so letting $1-\eta =\alpha \Rightarrow \eta = 1-\alpha$ we can then solve for the power of the test in terms of the Type I error

    $Pr[x\geq (1-\alpha) |H_a]=$

    $\displaystyle{\int_{(1-\alpha)}^1} 2x ~dx=1-(1-\alpha)^2$ for $0 \leq (1-\alpha) \leq 1$

    and from this you can plot the ROC curve for for this test, i.e. the Power vs. the Type I error

    Click image for larger version. 

Name:	Clipboard01.jpg 
Views:	4 
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ID:	30794
    So, would all of that be just the answer to part (a) or is there more that has to be done for that part?

    Also, for part (b) would I use the same integral going from (1 - alpha) to 1 of 4x dx?
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    Re: Neyman-Pearson Lemma

    https://onlinecourses.science.psu.edu/stat414/node/307

    The 4th example down on this page is extremely similar to this problem, so from what you just said and from this page I'm beginning to understand what is going on in this problem.
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    Re: Neyman-Pearson Lemma

    Quote Originally Posted by AwesomeHedgehog View Post
    So, would all of that be just the answer to part (a) or is there more that has to be done for that part?

    Also, for part (b) would I use the same integral going from (1 - alpha) to 1 of 4x dx?
    NP says the likelihood ratio test provides the most powerful test for a given Type I error so this is the test you want and that should complete (a)

    for b) I want you to understand this stuff and apply it. Just follow the procedure but now $\theta_a =4$ instead of $2$
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    Re: Neyman-Pearson Lemma

    Okay, so I started to do part (b) and got:

    L(θ_0) / L(θ_a) = [2x^(2 -1)] / [4x^(4 - 1)] = 2x / 4x^3 = 1/(2x^2)

    Then,

    1/(2x^2) ≤ k

    ==> x^2 < 2k

    And at this part, I'm wondering if x < sqrt(2k)
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    Re: Neyman-Pearson Lemma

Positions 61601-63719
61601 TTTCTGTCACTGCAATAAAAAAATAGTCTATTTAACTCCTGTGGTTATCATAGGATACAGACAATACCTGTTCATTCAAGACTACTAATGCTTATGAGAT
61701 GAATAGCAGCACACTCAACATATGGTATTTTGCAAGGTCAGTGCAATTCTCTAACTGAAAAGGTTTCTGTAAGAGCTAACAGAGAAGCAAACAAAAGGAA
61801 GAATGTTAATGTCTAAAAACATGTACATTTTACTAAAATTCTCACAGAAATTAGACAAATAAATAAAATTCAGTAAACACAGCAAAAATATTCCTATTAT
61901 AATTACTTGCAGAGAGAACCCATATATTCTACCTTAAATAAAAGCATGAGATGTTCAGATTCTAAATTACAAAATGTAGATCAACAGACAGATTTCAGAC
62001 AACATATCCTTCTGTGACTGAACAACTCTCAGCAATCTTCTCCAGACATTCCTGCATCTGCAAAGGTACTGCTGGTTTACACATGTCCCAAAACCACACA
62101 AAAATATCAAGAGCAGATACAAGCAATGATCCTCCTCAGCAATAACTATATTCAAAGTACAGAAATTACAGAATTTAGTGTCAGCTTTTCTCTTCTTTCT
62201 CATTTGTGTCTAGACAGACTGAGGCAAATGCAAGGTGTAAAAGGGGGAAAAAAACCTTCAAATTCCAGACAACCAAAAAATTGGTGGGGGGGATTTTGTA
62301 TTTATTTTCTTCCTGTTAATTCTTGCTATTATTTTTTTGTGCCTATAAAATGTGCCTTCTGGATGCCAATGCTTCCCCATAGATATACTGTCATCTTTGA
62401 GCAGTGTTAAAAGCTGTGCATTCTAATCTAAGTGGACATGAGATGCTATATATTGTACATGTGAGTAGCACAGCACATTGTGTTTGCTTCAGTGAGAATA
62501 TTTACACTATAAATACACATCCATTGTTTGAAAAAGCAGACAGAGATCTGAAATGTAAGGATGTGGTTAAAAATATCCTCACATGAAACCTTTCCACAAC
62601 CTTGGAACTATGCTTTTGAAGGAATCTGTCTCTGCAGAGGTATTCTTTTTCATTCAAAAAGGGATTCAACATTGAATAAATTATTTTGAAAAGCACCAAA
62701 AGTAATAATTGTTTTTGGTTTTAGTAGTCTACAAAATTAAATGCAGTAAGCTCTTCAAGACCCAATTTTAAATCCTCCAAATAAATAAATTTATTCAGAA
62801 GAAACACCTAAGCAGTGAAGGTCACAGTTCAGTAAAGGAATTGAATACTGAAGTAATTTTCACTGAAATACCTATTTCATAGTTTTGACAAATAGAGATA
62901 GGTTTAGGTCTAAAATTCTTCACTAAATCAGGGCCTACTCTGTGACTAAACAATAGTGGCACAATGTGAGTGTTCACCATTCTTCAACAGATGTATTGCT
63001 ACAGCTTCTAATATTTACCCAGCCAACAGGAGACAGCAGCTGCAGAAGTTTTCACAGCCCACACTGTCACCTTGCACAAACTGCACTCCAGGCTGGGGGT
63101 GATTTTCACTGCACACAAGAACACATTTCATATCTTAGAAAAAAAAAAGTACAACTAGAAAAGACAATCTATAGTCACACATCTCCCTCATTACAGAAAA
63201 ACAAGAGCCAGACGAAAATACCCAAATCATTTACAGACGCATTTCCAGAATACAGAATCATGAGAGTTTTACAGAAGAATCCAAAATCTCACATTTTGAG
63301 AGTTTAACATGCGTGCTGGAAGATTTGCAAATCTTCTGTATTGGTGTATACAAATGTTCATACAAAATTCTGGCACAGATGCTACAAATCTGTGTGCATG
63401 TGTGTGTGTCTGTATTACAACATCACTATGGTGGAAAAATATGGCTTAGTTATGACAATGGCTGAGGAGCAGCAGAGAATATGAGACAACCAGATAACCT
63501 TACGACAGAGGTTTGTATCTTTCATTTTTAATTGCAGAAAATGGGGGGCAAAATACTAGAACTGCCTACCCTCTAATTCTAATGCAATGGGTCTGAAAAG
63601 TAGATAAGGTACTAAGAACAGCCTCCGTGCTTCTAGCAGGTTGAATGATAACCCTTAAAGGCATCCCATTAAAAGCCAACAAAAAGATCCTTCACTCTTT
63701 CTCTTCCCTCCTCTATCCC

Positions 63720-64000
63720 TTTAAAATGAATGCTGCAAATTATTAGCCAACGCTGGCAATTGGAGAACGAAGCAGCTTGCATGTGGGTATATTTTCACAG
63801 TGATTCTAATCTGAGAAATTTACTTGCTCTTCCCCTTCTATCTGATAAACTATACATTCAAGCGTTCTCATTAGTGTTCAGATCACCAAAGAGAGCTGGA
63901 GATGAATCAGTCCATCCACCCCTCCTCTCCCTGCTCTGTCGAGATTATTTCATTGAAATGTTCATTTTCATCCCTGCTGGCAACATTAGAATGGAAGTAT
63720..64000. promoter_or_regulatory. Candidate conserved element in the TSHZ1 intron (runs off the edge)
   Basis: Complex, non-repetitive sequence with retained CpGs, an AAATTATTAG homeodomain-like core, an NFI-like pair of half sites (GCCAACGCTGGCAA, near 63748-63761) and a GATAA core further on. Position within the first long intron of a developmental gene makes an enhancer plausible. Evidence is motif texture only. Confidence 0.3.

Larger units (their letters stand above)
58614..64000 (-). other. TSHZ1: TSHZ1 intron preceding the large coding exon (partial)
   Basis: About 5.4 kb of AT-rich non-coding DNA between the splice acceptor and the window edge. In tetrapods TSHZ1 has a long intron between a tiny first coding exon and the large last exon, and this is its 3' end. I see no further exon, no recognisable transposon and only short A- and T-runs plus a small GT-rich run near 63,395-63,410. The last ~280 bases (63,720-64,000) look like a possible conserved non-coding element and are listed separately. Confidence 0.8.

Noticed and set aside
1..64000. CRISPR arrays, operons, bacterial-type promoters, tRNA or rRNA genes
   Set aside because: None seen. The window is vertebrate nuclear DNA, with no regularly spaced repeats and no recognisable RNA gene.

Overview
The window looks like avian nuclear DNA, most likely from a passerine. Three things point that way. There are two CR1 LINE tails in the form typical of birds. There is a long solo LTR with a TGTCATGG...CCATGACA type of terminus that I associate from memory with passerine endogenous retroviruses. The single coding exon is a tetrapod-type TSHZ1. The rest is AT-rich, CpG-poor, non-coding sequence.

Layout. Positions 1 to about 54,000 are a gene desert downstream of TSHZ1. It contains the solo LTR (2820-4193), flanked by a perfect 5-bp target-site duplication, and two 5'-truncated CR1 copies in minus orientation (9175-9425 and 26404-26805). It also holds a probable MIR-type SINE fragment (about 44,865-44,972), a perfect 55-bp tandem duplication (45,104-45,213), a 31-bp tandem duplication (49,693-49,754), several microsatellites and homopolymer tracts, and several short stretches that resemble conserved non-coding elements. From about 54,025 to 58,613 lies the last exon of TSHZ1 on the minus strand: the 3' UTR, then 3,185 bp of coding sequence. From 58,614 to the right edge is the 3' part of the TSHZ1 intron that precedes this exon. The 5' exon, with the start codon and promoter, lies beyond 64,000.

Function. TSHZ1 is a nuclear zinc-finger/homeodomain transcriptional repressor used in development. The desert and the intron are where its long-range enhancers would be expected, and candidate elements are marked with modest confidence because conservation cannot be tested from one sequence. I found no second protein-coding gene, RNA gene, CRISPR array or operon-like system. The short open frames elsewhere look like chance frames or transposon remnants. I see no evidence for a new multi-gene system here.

?
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    Re: Neyman-Pearson Lemma

    This is my finished part of part (b):

    L(θ_0) / L(θ_a) = [2x^(2 -1)] / [4x^(4 - 1)] = 2x / 4x^3 = 1/(2x^2)

    Then,

    1/(2x^2) ≤ k

    ==> x^2 < 2k

    ==> x < sqrt(2k)

    Then,

    alpha = P [ x < sqrt(2k) when θ = 1 ] = integral from 0 to K of 1/(2x^2) dx = - 1/(2K) = 0.05 ==> K = -0.10

    Then x < -0.10
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    Re: Neyman-Pearson Lemma

    Quote Originally Posted by AwesomeHedgehog View Post
    This is my finished part of part (b):

    L(θ_0) / L(θ_a) = [2x^(2 -1)] / [4x^(4 - 1)] = 2x / 4x^3 = 1/(2x^2)

    Then,

    1/(2x^2) ≤ k

    ==> x^2 < 2k

    ==> x < sqrt(2k)

    Then,

    alpha = P [ x < sqrt(2k) when θ = 1 ] = integral from 0 to K of 1/(2x^2) dx = - 1/(2K) = 0.05 ==> K = -0.10

    Then x < -0.10
    no. Your missing the point of some of this.

    You got your test statistic $T=\dfrac 1 {2x^2}$ correct

    We will compare this to our threshold $\eta$ to decide $H_0$ vs. $H_a$

    As the likelihood decreases as x increases our test will be

    $x^2 > \eta \rightarrow$ select $H_a$

    Now you have to find your threshold $\eta$

    You do this by selecting $\eta$ to produce the Type I error that is specified.

    The Type I error is the probability you select $H_a$ when $H_0$ is actually true.

    So it would be

    $\alpha = \displaystyle{\int_{\eta}^1} p(x|H_0) ~dx = \displaystyle{\int_{\eta}^1} 2x ~dx=1-\eta^2$

    and thus

    $\eta = \sqrt{1-\alpha}$

    If you recall from earlier two things are important

    a) the earlier test statistic was just $x$ and from that the threshold was derived as $(1-\alpha)$
    b) the earlier problem was such that the rejection region was reversed from this one, i.e. the test was

    $x < \eta \rightarrow$ select $H_a$ as opposed to $x^2 > \eta \rightarrow$ select $H_a$

    DO YOU SEE WHY?

    digest this a bit and see if you can finish the problem.